For the last few months, the corporate media and government officials have been talking about the ‘green shoots’ of economic growth and the ‘end of the recession.’ The stock market has bounced back from its lows of earlier this year. The grain of truth in the ‘green shoots’ claim is based on the rebound in corporate profits. Big businesses have cut their costs and boosted their profits by cutting jobs, hours and pay, while getting more work out of their remaining workers. This has showed up in higher labor productivity and boosted the bottom line. Big banks have responded by giving out thousands of millions of dollars in bonuses and raising the pay of their chief executives.
But much of the ‘good news’ on the economy has a downside. The unemployment rate dropped slightly – from 9.5% in June to 9.4% in July. But this was because so many jobless workers gave up looking for work, as the official unemployment rate only counts those without work and who are actively looking for work. The increase in home sales this year has been largely due to investors snapping up foreclosed properties at low prices, and it is estimated that as much as 90% of sellers are either foreclosures or other sales due to economic distress. State and local governments who thought that they balanced their budgets over the summer are staring in the face of hundreds of billions of dollars in deficits.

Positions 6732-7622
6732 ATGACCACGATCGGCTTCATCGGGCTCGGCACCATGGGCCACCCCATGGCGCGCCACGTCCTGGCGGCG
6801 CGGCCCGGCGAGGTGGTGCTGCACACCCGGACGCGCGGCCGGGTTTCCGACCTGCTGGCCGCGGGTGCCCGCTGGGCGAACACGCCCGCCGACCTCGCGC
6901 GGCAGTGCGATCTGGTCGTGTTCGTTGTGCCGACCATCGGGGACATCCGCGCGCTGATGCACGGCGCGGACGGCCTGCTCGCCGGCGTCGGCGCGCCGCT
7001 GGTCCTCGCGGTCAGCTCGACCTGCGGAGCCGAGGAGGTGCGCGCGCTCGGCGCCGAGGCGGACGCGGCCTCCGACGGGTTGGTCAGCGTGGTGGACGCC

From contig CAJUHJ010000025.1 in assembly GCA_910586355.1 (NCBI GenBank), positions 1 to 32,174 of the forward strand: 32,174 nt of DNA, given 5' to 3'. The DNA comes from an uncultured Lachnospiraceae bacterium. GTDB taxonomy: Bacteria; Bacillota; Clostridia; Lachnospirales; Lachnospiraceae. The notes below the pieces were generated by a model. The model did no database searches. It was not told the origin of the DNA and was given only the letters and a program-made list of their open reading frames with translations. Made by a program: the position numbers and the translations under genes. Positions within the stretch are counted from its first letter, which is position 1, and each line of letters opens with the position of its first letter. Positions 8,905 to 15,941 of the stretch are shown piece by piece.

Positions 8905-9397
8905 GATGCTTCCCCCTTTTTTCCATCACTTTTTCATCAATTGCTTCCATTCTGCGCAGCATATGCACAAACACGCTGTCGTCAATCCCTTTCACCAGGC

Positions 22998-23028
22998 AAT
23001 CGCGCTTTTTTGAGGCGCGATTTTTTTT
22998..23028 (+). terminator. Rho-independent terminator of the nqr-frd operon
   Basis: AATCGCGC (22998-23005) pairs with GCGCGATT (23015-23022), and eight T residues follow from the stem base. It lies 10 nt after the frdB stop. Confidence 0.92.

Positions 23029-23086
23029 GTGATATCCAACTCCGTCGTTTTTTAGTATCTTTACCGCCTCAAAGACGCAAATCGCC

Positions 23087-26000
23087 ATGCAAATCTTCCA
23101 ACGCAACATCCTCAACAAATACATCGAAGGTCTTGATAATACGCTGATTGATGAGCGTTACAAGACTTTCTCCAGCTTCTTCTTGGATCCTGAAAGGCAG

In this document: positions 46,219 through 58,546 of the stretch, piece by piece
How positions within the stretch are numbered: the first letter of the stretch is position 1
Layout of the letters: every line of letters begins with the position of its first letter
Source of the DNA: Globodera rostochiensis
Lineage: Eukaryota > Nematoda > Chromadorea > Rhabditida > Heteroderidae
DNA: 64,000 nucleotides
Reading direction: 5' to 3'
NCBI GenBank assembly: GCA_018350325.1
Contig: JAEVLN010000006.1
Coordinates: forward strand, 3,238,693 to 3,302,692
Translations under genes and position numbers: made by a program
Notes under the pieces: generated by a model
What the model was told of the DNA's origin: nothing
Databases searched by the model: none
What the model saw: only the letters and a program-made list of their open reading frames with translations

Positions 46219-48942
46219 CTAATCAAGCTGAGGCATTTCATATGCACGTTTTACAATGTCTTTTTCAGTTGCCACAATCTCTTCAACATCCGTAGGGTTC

Government programs designed to soften the blow of the recession are being overwhelmed by the sheer size of the economic downturn. Despite the total of about a year and half of benefits available to workers who lost their jobs in higher-unemployment states, up to a 1.5 million unemployed workers could lose their benefits by the end of this year. The federal government mortgage programs have helped more than 200,000 households, but that was only 10% of those borrowers who are eligible. More and more home buyers who are falling behind on their mortgages are not eligible, as falling home prices and job losses prevent them from refinancing with the government programs. Even conservative economist Martin Feldstein, a former economic advisor to President Reagan, worries that the economy could tank again as the federal stimulus spending winds down next year.
With economic pain rising and government programs failing to help or being cut back, there are more and more outbreaks of people fighting back, demanding to put the burden of the crisis back on the big banks and corporations. In Chicago, the plant occupation by the Republic Window and Door workers won a better layoff package and was an inspiration to the labor movement. Homeowners such as Rosemary Williams in Minneapolis are fighting the banks who profited from the mortgage boom and are now trying to put the burden on home buyers and their communities. Students across the country are organizing against the cuts in their schools and against higher fees. Many of these struggles involve and/or are led by African Americans and Latinos who are being hardest hit by the crisis. This grassroots fight back needs to grow and become more organized as it becomes more and more clear that there is no economic recovery for working people.